Seldom does a book surpass your expectations, especially when it arrives at your door with “Winner Of The George Turner Prize” featured prominently on the cover. With that kind of introduction, you expect something above the standard SF fare. With Time Future you get a story heads above the competition.
And, you get the first in what may well be a new sub-genre: the space procedural.
Just as police procedurals offer authentic portrayals of official investigations, Time Future gives readers a realistic depiction of what life might be like aboard a space station in crisis. It’s possible that McArthur is the first author to achieve that minute-by-minute atmosphere is deep space.
Jocasta is a space station on the verge of ruin. A blockade by the alien Seouras has kept the station and its inhabitants isolated from the Confederacy of Allied Worlds for months. Without contact, fresh materials, and supplies, conditions have rapidly worsened; soon the station may be unable to support life. Any kind of life. It’s understandable that the Confederacy would not be unduly upset over the loss of a few hundred human lives — humans being one of the underdog races of the alliance — but there are Invidi and other highly-evolved forms on Jocasta. Why allow them to be destroyed?
The way things are going, doesn’t it just figure that the first ship to break through the blockade in months would turn out to be travellers from Earth’s past? Any hopes Station Commander Halley may have entertained about rescue are wiped out by that discovery. But, as long as the most meagre life support systems are still functioning on Jocasta, Halley will keep fighting to save the beings under her protection.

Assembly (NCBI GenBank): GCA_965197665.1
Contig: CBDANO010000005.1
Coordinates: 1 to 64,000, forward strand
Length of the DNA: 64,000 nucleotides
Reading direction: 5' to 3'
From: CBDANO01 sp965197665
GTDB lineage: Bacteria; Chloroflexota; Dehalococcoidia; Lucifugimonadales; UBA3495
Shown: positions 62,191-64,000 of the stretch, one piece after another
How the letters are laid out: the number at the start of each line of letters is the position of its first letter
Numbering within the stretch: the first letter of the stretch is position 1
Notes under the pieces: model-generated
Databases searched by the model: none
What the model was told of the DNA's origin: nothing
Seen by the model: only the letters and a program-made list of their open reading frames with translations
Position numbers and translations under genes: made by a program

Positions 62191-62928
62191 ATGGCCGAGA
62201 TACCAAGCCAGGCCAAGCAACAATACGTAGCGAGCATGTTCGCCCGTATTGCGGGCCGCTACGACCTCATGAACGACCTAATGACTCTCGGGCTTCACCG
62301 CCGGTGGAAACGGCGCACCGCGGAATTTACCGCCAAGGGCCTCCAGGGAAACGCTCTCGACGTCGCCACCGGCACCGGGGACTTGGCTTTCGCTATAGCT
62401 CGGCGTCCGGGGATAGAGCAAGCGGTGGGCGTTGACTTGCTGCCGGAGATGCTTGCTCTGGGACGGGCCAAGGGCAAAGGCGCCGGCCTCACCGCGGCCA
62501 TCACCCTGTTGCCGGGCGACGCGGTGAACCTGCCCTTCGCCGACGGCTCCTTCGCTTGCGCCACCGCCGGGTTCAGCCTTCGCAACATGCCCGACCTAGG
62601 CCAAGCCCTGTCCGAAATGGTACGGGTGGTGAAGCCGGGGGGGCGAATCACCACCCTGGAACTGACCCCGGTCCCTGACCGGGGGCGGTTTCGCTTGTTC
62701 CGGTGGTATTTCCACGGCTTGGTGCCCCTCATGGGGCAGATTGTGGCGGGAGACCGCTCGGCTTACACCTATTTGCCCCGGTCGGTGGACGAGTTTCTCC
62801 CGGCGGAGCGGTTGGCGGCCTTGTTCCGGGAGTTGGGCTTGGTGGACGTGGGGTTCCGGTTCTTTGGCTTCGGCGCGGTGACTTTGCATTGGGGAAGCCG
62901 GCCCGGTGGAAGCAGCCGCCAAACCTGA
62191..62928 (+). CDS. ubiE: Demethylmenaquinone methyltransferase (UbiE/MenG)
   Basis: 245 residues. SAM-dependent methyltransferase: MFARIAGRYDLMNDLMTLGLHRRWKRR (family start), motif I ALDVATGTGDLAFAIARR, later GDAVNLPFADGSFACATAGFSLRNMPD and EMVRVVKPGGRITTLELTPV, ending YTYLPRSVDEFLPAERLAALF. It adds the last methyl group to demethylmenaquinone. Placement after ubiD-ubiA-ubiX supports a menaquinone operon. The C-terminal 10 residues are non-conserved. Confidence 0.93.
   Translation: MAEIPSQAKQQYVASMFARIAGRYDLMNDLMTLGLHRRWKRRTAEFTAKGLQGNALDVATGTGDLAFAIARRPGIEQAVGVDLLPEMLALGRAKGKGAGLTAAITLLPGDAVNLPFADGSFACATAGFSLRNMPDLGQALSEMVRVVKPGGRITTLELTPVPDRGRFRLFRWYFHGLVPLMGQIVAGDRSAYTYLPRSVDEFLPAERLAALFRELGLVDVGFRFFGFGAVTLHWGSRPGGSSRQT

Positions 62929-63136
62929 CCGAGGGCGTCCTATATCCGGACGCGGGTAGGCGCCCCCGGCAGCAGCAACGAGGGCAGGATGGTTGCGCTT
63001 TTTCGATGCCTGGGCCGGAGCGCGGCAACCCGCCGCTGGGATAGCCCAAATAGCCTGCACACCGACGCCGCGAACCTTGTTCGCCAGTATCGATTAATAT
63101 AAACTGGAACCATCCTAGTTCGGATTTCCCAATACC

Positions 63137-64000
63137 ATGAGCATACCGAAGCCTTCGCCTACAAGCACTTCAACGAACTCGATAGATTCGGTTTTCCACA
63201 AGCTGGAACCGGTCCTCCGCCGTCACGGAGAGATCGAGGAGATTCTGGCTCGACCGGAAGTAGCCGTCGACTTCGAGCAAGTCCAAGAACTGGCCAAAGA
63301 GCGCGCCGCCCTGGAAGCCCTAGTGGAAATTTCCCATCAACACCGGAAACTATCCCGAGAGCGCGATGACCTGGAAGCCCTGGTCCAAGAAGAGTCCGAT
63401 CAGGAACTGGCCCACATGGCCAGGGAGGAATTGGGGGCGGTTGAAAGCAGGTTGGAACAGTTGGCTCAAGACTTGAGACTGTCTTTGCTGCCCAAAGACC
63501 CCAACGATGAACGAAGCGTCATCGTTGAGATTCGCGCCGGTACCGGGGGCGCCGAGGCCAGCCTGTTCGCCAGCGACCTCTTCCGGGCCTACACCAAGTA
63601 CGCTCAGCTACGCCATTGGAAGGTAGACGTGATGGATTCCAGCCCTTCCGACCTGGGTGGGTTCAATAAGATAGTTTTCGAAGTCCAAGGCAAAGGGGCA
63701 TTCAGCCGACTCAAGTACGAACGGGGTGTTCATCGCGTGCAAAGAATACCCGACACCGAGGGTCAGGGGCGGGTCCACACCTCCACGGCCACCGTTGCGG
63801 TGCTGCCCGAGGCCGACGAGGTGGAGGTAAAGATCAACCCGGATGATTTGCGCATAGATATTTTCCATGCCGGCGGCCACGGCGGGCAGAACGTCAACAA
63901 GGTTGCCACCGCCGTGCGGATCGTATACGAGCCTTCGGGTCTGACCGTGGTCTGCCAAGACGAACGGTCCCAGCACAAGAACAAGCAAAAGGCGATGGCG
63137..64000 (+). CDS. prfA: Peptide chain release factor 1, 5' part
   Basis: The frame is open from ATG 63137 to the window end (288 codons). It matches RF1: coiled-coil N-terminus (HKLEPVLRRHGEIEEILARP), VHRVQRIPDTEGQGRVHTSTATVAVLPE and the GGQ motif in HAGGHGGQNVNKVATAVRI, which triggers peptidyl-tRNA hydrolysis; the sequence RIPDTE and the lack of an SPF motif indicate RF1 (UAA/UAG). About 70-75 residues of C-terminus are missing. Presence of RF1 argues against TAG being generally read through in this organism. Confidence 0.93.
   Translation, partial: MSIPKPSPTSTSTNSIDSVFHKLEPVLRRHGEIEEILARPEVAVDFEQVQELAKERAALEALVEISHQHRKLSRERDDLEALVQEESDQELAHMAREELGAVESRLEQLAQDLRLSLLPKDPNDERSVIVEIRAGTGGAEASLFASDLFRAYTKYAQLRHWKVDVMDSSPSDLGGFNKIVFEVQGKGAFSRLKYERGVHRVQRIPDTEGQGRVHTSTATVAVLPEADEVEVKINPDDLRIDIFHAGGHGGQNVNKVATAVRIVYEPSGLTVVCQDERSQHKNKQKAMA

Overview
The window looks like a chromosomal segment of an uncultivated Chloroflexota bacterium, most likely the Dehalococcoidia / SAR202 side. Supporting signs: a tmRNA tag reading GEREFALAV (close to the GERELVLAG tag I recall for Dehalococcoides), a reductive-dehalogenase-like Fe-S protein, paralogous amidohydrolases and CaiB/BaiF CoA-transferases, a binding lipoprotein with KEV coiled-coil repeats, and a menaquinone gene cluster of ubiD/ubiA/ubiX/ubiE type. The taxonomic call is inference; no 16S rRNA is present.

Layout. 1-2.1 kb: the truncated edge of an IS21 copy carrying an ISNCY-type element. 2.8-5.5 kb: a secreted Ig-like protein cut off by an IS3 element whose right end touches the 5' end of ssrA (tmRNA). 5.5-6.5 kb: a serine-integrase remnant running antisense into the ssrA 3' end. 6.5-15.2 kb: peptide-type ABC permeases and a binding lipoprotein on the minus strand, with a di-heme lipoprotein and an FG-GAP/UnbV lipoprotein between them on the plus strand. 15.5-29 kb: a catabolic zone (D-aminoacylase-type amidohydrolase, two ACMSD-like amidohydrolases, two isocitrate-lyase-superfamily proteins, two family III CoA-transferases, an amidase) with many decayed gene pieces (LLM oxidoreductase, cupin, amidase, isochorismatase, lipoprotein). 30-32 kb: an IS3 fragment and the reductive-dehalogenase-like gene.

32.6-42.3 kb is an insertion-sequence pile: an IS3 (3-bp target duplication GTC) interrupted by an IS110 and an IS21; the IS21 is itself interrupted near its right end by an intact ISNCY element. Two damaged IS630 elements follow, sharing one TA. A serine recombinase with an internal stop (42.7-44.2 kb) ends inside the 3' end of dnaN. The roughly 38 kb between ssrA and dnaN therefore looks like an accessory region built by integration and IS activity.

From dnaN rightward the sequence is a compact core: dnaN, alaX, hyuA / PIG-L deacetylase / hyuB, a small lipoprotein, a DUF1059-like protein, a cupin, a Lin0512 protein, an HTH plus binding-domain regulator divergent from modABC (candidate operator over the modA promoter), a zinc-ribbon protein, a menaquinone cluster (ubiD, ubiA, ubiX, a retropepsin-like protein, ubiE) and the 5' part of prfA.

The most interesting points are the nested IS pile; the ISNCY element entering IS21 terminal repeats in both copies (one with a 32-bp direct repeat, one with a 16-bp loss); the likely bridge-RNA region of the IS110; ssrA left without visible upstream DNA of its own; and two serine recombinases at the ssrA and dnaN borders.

Unfortunately, every new development makes that survival more unlikely.
By compressing the action in Time Future into just a few days, the illusion of reality becomes much stronger. There are no plot- and time-saving leaps to move the plot forward across those difficult and inconvenient gaps in the story. Of course, with annihilation imminent, there is no time for plot lags or “empty air.” Every minute counts — for the residents of Jocasta and the writer working to bring it all together. The deadline is seldom out of mind, thanks to McArthur’s use of specific chronology of scenes, reminding the reader that time and hope are running out.
The time span rings true, the decay around the characters is almost distressingly accurate, and the erosion of trust and morale all intensify the sense of urgency in Time Future. As the crisis reaches a head, the tension stretches almost to the breaking point. The characters we have come to know and care for are in danger and we feel the press of chances running out.
All this, and for a debut novel, too.